4) Never diss your ex in front of them: "Do not make disparaging comments about the other parent," Gwen cautions. "It reflects more negatively on you than the object of your comments. It also creates stress for the kids who love both their parents. Your issues with your ex are your issues. Don't make them issues for your adult child."
5) Ice any residual issues: "If there is any animosity between you and your ex, put it aside on graduation day or the wedding day or whatever. All children, and especially adult children, are very tuned-in to the tensions between their parents," points out Gwen. "Yes, you are divorced parents but you are still Mom and Dad. So come together in celebration even if you had an acrimonious divorce – for the sake of your children for one day."
Sure, this is all easier said than done, but Gwen knows it is possible. "But it does require a great deal of maturity and transcending the ego."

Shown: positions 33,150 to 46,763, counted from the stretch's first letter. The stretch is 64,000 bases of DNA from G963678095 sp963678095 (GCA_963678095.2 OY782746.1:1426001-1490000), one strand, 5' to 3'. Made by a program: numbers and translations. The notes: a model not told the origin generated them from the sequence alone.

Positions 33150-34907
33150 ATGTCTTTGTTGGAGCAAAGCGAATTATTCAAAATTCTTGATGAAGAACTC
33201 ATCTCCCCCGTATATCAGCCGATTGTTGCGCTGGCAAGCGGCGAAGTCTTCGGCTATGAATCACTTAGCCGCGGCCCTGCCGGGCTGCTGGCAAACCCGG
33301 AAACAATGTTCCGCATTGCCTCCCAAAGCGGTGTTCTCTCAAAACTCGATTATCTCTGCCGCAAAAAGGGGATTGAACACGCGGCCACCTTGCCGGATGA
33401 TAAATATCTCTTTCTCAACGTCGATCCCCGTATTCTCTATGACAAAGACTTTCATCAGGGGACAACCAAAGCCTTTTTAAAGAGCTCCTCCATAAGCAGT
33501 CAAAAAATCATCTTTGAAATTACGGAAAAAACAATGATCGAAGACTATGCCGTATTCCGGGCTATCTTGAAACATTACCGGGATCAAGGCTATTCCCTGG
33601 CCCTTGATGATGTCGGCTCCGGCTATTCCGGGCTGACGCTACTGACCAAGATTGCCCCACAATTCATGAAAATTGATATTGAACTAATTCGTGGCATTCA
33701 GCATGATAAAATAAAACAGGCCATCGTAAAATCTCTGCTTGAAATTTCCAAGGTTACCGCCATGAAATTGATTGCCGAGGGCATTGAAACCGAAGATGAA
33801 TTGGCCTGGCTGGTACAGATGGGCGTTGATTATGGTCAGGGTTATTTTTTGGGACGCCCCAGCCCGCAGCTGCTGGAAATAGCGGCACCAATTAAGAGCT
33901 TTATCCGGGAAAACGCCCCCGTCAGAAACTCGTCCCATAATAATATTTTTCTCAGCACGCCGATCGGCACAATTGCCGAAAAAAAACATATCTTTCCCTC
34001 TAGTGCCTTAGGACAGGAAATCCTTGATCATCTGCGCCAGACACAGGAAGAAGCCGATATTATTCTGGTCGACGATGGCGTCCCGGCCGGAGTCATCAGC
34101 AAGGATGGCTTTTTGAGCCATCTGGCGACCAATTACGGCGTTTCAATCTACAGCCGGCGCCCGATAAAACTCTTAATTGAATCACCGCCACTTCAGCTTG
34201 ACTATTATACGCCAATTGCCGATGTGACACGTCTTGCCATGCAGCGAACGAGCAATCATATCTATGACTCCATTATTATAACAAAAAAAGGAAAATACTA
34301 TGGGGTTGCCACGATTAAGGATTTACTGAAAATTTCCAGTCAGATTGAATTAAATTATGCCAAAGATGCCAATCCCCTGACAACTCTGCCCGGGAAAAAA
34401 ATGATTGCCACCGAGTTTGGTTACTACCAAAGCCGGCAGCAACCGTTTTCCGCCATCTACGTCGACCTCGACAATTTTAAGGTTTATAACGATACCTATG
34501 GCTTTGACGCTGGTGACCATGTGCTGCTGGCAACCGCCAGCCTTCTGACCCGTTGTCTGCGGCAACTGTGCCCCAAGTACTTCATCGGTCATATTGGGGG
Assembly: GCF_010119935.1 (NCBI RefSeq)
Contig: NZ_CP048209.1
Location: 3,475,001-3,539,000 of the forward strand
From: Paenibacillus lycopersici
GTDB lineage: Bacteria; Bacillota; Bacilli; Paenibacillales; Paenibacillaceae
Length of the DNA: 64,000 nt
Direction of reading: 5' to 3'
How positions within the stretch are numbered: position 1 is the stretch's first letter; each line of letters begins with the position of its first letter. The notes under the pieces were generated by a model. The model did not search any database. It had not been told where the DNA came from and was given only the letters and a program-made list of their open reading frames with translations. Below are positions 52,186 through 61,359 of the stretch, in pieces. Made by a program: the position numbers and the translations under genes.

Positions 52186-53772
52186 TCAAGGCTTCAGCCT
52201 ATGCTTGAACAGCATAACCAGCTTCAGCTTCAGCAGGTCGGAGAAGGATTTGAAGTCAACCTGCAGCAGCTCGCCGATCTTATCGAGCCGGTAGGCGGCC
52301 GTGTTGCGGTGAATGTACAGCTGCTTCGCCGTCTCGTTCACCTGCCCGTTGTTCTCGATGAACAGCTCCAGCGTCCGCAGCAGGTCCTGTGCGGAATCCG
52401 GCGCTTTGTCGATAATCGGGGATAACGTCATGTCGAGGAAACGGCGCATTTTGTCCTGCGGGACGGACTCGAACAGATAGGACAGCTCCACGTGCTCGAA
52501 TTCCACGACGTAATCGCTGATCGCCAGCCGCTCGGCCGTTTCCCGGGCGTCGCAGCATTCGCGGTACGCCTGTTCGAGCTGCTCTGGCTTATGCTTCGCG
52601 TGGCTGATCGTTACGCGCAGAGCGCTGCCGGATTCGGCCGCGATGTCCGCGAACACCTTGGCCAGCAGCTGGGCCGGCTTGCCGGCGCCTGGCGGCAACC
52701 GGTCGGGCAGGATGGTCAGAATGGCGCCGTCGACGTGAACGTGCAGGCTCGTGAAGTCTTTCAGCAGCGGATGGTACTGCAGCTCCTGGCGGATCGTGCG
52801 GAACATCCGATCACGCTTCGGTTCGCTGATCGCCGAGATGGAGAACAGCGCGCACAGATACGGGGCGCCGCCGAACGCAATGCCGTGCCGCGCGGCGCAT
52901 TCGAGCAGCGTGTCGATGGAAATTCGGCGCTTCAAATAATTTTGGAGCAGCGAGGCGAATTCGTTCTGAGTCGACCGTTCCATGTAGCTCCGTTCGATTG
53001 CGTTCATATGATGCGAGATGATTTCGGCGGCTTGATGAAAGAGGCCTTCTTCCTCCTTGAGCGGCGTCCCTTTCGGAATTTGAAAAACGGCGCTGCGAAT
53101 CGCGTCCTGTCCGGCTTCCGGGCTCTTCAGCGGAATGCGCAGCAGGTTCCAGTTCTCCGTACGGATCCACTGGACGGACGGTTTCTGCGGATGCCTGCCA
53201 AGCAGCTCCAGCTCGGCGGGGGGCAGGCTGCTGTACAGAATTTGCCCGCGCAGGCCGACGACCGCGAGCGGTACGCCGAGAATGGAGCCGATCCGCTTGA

And if she could only offer a single piece of advice?
"Keep your feelings and frustrations to yourself. Don't verbalize them. Just focus on enjoying the time that you do have. Act as though it's going to be your last event together. You'd spend in a very loving way, wouldn't you?"
Note: Gwen offers a variety of resource materials through her website dealing with such issues as relieving stress and improving relationships.
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